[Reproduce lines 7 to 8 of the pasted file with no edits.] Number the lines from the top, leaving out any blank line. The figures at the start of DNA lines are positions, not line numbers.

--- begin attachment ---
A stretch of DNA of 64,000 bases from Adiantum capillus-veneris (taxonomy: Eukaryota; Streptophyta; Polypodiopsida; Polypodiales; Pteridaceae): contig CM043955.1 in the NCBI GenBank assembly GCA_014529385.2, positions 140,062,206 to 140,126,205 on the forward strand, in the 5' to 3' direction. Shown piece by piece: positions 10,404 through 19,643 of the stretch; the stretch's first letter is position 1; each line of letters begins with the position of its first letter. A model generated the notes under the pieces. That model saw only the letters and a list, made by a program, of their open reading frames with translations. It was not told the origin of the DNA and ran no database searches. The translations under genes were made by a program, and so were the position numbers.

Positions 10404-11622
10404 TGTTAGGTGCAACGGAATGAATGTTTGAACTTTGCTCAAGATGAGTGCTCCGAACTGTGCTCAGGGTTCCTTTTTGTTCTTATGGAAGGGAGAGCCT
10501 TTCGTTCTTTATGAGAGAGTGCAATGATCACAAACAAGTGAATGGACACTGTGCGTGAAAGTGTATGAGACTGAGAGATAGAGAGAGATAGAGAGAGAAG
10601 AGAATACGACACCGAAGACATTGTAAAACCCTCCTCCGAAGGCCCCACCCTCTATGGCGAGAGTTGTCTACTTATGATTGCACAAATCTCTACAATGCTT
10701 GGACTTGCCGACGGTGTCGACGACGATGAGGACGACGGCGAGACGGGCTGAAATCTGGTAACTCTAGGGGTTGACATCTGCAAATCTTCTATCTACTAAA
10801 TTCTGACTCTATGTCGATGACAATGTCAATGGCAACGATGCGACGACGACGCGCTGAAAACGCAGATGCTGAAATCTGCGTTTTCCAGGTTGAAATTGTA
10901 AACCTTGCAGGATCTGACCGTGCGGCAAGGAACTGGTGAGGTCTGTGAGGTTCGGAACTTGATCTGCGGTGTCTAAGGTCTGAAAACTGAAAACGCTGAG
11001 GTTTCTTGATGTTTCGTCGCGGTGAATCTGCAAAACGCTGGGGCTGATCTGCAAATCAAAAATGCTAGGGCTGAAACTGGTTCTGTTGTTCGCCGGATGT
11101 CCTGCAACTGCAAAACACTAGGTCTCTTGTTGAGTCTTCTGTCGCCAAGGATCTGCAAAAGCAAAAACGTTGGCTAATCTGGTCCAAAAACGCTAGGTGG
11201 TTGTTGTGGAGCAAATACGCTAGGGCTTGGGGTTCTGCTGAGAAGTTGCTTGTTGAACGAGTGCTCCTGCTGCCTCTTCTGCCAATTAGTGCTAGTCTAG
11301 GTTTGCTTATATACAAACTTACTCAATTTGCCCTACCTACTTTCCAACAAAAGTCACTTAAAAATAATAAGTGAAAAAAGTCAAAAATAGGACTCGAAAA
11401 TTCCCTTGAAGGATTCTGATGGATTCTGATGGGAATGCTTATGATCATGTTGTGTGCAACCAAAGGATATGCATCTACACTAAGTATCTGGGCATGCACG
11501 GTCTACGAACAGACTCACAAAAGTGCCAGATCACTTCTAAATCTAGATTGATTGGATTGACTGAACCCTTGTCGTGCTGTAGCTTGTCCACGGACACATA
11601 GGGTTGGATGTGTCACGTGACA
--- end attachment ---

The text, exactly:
10801 TTCTGACTCTATGTCGATGACAATGTCAATGGCAACGATGCGACGACGACGCGCTGAAAACGCAGATGCTGAAATCTGCGTTTTCCAGGTTGAAATTGTA
10901 AACCTTGCAGGATCTGACCGTGCGGCAAGGAACTGGTGAGGTCTGTGAGGTTCGGAACTTGATCTGCGGTGTCTAAGGTCTGAAAACTGAAAACGCTGAG